The acquisition of Hong Kong by the British government was achieved via the conclusion of three treaties with China over the span of approximately 60 years.1 Following the confiscation and destruction of opium stocks belonging to the British in 1839, war broke out between the British government and the imperial Chinese government, and this culminated in the Treaty of Nanking in 1842 that formally ceded in perpetuity Hong Kong Island (p.32) to Britain. Following another altercation between the two governments in 1856, the British government went on to occupy Beijing in 1860 and compelled China to conclude a second treaty, the Convention of Peking, which ceded the Kowloon peninsula in perpetuity to Britain. Subsequently, as Britain observed how Japan, Russia, France, and Germany had successfully obtained leases over different ports in China, it decided to follow suit, and this culminated in the third treaty, the Convention of Peking of 1898, which provided for a 99-year lease of the immediate hinterland of Kowloon, including land still known today as the New Territories. The lease would expire on 30 June 1997, an event too remote and far into the future for the British government then to consider the consequences following its expiration.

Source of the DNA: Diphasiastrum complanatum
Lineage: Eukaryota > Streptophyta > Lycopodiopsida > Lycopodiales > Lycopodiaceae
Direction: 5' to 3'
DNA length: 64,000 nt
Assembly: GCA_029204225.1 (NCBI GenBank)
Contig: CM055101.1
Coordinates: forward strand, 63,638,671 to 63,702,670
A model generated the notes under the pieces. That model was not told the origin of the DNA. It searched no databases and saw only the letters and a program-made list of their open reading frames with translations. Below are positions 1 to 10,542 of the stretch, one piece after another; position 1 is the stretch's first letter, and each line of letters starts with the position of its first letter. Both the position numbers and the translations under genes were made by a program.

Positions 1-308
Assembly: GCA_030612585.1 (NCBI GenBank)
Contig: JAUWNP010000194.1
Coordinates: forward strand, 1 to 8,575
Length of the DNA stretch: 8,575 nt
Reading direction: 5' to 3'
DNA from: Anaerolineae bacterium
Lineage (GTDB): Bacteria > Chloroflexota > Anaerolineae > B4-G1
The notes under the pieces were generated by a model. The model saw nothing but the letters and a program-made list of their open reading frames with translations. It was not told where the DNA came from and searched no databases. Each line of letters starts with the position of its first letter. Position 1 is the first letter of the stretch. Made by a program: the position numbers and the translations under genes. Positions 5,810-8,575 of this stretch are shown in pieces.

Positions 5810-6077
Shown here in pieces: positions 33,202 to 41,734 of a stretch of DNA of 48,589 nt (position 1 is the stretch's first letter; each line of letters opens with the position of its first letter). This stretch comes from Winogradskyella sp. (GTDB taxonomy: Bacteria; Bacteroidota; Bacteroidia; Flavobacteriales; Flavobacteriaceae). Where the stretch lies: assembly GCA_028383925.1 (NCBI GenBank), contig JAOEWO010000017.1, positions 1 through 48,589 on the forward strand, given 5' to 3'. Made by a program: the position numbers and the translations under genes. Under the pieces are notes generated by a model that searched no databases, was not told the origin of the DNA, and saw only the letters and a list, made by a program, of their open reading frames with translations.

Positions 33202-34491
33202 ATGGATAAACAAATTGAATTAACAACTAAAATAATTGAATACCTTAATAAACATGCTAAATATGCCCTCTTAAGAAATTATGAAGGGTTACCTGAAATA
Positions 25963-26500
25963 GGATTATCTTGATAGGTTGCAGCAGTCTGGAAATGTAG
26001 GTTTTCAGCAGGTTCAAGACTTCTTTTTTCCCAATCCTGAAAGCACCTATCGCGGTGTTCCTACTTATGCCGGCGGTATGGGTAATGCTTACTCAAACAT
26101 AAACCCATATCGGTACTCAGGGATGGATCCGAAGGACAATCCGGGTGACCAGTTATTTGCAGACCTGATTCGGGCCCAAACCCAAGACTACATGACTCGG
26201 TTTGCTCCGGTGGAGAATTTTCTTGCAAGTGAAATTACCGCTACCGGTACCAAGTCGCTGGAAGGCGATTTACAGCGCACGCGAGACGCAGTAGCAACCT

As a Crown Colony, Hong Kong was governed pursuant to the Letters Patent of 1843, which, as amended through the years, formed the Constitution of Hong Kong until 30 June 1997. The People’s Republic of China was established in 1949, but it was not till the 1970s that the two governments met to discuss the future of Hong Kong. By 1976, the devastating Cultural Revolution had come to an end. With the demise of Mao Zedong and the ascendance of Deng Xiaoping in Chinese politics, China embarked on its new policy of economic reforms and liberalization. At the same time, the demands of commerce were prompting the British government to resolve the future of the territory as the Hong Kong administration was unable to grant leases beyond 1997, and businesses equally faced immense uncertainties when they sought to raise loans from financial institutions. Nevertheless, negotiations between 1978 and 1982 reached an impasse as the British wanted to continue with the administration of Hong Kong after 1997, while the Chinese government was adamant about resuming its sovereignty over land that it claimed was wrongfully annexed via unequal treaties. It was only in 1983, after the British government conceded to relinquishing any authority over Hong Kong after 1997, that some headway was finally made in the negotiations. By then, the British government had decided to focus on safeguarding Hong Kong’s autonomy from the Chinese government, and on preserving its pre-existing economic, legal, and social infrastructures. Further negotiations also led to the conclusion of the Sino-British Joint Declaration in 1984, a legally binding treaty, signed by both governments.